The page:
Pish is a period of time where madrichimot introduce a topic of discussion to campers. These topics we discuss are relevant to today's world and almost always appear in our daily lives.
From racism to body image, from feminism to human rights, the discussions open our minds to new ideas and solutions. Tzevet (staff) spends a lot of time making Pish more fun, interesting and relatable. We watch educational videos, play trigger games, and conduct debates to fully grasp the topic of discussion. Different age group have different activities and questions so they can understand the topics.
So what do we get out of Pish? Education on important topics, the ability to challenge each other (and sometimes) respectfully disagree with other opinions, and the ability to share personal experiences with our kvutza.
During our feminism Pish, boys and girls split up and discussed two different aspects of the topic. Girls discussed internalized sexism, and boys discussed how to be allies. The topic…
What Gilboa Means to Me - by Rachel Chemerisov, Tzabimot (9th grade)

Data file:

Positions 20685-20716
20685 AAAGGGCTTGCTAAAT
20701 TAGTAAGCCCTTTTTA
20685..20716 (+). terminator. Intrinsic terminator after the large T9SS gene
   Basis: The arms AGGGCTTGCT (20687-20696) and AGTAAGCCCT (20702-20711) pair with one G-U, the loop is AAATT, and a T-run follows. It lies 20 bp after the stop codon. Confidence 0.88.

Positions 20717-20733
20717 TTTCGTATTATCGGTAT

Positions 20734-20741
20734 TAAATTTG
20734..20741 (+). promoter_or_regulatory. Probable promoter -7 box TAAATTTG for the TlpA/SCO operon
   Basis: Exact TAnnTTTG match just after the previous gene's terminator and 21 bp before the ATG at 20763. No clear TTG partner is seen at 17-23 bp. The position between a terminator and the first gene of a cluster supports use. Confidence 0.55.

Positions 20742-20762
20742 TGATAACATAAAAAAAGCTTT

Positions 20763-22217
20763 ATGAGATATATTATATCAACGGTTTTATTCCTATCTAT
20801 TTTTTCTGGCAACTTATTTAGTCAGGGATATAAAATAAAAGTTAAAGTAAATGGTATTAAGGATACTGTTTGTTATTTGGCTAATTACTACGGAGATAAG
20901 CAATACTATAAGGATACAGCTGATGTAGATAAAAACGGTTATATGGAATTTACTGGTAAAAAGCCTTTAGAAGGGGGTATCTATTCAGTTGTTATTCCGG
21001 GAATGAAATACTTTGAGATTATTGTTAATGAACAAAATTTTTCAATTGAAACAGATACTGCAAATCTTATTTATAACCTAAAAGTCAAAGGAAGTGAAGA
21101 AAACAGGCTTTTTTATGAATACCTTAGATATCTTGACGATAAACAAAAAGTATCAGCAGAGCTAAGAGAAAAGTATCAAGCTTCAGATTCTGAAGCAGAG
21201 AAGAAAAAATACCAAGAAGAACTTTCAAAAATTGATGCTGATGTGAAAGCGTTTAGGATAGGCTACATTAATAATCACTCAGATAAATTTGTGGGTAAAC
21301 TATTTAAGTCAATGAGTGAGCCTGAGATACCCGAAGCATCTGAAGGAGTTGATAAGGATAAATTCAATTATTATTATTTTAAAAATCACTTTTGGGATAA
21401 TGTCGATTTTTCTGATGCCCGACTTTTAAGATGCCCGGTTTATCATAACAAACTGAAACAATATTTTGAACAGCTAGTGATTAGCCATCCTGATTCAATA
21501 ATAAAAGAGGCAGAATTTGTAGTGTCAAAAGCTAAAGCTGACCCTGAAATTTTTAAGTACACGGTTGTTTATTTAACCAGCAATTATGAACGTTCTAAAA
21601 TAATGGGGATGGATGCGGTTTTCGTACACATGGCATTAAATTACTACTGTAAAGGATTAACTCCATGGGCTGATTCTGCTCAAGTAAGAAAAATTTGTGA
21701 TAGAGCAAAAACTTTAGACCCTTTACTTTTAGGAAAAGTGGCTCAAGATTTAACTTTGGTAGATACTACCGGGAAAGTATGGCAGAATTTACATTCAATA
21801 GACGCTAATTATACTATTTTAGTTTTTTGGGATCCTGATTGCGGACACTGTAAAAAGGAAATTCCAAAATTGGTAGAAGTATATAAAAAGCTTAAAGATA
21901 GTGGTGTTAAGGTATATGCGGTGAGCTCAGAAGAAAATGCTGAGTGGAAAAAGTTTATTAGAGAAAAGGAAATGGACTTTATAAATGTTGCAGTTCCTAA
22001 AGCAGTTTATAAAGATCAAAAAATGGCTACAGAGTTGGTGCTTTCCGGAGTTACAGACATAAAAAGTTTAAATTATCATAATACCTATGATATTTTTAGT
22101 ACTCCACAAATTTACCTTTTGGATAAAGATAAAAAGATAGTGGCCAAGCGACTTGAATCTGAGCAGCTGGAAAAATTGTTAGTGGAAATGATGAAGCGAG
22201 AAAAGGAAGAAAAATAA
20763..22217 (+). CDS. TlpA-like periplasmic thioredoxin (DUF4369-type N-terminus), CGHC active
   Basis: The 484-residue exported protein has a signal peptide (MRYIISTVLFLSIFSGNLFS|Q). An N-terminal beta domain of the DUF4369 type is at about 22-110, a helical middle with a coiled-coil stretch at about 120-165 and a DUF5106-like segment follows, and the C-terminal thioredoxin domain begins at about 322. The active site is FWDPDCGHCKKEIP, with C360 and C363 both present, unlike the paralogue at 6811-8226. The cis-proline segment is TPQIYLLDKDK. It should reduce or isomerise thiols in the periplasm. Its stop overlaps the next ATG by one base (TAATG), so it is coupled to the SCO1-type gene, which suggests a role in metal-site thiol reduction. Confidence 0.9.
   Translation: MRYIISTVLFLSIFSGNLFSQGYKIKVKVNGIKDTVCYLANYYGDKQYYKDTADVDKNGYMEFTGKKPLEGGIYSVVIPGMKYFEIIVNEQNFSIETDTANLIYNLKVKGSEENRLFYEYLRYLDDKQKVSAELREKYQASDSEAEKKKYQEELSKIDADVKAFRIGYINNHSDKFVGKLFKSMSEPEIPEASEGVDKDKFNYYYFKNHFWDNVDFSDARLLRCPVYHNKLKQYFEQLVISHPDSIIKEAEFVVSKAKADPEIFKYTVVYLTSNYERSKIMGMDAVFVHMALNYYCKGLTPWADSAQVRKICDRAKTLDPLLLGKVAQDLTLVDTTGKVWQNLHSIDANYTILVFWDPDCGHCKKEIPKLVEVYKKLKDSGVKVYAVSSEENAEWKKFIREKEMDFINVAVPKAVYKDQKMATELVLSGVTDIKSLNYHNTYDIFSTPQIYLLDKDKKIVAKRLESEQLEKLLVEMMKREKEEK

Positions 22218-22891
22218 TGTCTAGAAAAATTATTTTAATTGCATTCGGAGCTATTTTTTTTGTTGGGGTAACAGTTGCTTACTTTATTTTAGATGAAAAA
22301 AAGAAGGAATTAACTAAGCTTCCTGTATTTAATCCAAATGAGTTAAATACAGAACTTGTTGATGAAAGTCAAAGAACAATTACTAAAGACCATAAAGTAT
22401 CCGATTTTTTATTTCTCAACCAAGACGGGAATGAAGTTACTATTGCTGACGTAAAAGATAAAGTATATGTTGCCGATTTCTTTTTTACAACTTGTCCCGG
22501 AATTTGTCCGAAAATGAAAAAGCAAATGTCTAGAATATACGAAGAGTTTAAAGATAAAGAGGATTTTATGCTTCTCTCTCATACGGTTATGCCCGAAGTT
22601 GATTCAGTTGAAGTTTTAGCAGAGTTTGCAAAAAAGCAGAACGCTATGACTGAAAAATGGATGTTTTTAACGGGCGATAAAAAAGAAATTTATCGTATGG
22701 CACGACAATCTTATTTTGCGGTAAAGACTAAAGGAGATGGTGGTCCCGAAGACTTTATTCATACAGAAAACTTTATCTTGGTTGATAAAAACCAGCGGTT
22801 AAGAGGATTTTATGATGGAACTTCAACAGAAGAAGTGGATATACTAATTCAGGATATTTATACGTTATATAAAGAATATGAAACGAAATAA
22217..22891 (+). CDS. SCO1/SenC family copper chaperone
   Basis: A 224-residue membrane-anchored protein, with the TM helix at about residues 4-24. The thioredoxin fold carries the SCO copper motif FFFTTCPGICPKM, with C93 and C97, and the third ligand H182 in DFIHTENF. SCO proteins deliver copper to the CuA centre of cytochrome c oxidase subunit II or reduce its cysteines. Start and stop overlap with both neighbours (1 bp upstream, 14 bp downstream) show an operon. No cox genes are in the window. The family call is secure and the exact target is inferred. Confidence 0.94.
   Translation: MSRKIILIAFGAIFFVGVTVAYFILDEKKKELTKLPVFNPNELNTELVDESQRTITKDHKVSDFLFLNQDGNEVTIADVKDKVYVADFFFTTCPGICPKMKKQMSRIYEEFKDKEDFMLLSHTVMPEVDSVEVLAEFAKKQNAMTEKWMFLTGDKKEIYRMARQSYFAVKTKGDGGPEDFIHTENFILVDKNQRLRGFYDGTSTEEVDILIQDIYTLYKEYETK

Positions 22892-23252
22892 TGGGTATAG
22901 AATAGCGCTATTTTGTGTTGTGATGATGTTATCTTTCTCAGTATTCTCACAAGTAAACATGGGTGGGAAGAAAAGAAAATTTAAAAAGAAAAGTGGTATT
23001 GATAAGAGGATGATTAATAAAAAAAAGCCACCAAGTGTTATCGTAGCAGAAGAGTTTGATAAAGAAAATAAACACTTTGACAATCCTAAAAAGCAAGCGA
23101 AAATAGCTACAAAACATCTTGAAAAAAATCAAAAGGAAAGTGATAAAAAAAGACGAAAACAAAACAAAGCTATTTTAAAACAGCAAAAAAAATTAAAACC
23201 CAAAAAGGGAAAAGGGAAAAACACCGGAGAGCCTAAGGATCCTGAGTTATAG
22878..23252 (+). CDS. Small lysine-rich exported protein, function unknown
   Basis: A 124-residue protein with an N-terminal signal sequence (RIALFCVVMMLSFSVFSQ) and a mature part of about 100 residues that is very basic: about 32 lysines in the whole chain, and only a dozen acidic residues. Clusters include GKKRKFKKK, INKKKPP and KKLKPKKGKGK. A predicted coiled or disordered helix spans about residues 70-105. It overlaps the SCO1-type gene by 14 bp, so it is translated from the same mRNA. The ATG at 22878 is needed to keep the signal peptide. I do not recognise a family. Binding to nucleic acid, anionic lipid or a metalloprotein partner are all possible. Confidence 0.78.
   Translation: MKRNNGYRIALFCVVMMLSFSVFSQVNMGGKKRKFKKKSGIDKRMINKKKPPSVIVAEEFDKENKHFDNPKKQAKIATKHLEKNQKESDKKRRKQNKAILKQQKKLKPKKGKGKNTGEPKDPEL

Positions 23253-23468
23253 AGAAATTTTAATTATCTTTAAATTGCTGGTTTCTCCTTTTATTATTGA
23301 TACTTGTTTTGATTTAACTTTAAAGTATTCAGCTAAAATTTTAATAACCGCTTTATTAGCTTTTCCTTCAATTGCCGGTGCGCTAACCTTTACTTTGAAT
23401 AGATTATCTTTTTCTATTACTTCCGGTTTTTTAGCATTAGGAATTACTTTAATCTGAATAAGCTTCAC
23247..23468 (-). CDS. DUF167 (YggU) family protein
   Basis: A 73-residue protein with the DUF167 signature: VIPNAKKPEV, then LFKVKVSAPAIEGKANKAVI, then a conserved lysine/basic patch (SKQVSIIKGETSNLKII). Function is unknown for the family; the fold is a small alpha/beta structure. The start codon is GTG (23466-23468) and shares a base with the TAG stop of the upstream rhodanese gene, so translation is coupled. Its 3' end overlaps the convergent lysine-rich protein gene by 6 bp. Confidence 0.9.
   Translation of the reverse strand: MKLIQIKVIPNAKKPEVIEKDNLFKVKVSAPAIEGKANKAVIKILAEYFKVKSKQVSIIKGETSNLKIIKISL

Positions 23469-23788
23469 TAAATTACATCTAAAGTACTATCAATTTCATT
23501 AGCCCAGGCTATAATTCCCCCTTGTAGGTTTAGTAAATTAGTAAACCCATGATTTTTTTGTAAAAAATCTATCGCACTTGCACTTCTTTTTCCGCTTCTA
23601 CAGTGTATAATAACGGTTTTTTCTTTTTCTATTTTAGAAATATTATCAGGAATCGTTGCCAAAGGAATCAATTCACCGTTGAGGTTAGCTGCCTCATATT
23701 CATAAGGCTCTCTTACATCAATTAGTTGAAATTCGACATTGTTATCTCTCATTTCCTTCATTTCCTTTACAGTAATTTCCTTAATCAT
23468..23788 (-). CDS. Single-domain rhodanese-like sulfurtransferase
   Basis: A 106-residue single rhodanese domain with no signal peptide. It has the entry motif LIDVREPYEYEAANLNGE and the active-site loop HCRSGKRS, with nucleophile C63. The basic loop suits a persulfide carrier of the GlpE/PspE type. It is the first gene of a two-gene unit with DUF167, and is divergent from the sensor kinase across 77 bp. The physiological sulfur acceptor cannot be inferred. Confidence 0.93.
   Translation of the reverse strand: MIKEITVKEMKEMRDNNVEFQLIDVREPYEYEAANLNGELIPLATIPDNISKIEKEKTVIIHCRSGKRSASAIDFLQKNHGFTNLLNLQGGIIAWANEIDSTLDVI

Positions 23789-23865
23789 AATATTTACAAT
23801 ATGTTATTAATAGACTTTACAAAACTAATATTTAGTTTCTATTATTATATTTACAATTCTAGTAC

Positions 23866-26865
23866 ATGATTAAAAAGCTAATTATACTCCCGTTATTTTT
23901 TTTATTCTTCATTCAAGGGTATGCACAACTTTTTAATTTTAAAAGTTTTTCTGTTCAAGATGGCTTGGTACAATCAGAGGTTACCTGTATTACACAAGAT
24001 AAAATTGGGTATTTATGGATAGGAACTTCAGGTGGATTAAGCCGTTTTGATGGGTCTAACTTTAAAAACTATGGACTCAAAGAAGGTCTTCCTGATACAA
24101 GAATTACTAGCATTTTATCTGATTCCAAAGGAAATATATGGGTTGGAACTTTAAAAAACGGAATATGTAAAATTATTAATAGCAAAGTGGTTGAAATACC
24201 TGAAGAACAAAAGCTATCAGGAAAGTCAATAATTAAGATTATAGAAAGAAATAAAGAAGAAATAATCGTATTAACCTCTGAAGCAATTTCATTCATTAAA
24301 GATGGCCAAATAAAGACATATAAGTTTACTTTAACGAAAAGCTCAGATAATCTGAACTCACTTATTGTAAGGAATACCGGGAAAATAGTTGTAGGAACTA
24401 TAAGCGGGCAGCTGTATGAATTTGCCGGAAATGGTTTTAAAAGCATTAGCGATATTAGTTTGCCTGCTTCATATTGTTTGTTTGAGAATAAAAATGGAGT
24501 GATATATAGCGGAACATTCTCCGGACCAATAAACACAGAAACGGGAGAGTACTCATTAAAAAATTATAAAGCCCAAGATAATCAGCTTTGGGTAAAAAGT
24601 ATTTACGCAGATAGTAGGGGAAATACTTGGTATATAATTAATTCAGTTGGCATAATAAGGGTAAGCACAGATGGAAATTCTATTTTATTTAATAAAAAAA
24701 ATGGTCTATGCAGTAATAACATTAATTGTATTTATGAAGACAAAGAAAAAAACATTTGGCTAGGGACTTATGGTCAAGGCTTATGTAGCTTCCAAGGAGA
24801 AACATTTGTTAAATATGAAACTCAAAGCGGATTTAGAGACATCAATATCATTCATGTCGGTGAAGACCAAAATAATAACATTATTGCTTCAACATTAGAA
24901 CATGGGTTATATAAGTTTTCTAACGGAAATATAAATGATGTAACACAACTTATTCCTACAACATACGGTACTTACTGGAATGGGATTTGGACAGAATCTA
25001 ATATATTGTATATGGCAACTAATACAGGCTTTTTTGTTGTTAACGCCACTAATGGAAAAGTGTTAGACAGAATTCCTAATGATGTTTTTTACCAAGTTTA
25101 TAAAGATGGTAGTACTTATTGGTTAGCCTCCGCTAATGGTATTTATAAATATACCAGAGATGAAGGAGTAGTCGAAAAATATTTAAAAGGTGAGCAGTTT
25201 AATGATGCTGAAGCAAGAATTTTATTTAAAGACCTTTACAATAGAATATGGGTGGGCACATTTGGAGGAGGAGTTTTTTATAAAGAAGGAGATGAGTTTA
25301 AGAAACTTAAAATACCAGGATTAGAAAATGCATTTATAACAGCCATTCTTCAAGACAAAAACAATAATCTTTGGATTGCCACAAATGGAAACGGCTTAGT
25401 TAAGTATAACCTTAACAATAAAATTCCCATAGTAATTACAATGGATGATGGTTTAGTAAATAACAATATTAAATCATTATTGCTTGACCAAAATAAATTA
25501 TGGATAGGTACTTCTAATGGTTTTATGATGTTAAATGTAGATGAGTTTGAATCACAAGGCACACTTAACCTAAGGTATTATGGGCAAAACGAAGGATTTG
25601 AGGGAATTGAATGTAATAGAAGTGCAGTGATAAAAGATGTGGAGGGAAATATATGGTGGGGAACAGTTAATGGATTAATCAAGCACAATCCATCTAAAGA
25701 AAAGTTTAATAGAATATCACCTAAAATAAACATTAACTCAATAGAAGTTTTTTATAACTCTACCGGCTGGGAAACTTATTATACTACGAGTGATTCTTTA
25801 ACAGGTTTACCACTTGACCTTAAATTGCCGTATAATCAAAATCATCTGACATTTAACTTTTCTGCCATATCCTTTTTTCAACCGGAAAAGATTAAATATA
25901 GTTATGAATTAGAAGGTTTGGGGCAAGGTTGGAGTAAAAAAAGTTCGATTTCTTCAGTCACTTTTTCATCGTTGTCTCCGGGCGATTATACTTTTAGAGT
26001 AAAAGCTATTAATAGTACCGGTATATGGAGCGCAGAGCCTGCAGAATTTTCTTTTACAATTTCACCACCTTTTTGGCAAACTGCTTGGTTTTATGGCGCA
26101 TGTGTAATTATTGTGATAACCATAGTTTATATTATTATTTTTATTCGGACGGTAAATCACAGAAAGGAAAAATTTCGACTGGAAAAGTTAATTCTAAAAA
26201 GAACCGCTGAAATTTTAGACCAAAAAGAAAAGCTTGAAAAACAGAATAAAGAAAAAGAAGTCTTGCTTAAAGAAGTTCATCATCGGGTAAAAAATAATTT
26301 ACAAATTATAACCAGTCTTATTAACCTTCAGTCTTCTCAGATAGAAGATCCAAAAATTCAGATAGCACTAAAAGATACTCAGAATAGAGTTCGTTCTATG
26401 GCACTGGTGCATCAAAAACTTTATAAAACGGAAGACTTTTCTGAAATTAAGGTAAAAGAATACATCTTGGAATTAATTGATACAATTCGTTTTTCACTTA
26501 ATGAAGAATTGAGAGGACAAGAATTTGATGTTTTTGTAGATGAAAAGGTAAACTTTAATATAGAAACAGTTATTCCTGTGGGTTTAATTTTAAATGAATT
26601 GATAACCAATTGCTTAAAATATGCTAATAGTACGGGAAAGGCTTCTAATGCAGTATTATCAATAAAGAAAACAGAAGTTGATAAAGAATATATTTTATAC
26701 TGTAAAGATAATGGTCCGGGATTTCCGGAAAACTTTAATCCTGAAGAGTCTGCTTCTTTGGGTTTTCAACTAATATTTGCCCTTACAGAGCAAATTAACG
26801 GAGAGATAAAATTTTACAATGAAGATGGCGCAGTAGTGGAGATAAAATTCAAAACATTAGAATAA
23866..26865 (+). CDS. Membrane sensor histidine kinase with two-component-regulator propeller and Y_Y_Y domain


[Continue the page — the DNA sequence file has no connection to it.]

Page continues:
To me, Gilboa means community
To work together as one, to find the solution for many
Believing in everyone, whether or not one believes in
To bring someone up when they are down
And bring people even higher than they already
As a family, or kvutza, to support each other and build our
We must build together, because we are the posterity of
Gilboa. We are Habonim Dror. “We are one, our cause is one, we must help each other if
we are to succeed.” -Frederick Douglass
This past Wednesday we got to welcome the Nitsanimot kvutza, our youngest group who came for a "taste of Gilboa". Nitsanimot mostly have their own program, but on Thursday night they participated at a camp wide Tochnit Erev (evening program) - themed Harold an the Purple Crayon.
Together with everyone, they witnessed how Harold's purple crayon was taken away from him in an attempt to curb his creativity. Everyone went on a quest to bring back the purple crayon and restore creativity and imagination to Harold, for the sake of the people in his life.
Chanichimot went through a series of activities, and at each station they replenished some of the originality that was lost. They explored predetermined ballet moves versus free form dance; they brainstormed everything that can happen with a crayon; they made a dragon out of graham crackers, raisins and candy - following instructions at first, and then making their own (and eating it); and then they painted the chadar ochel (d…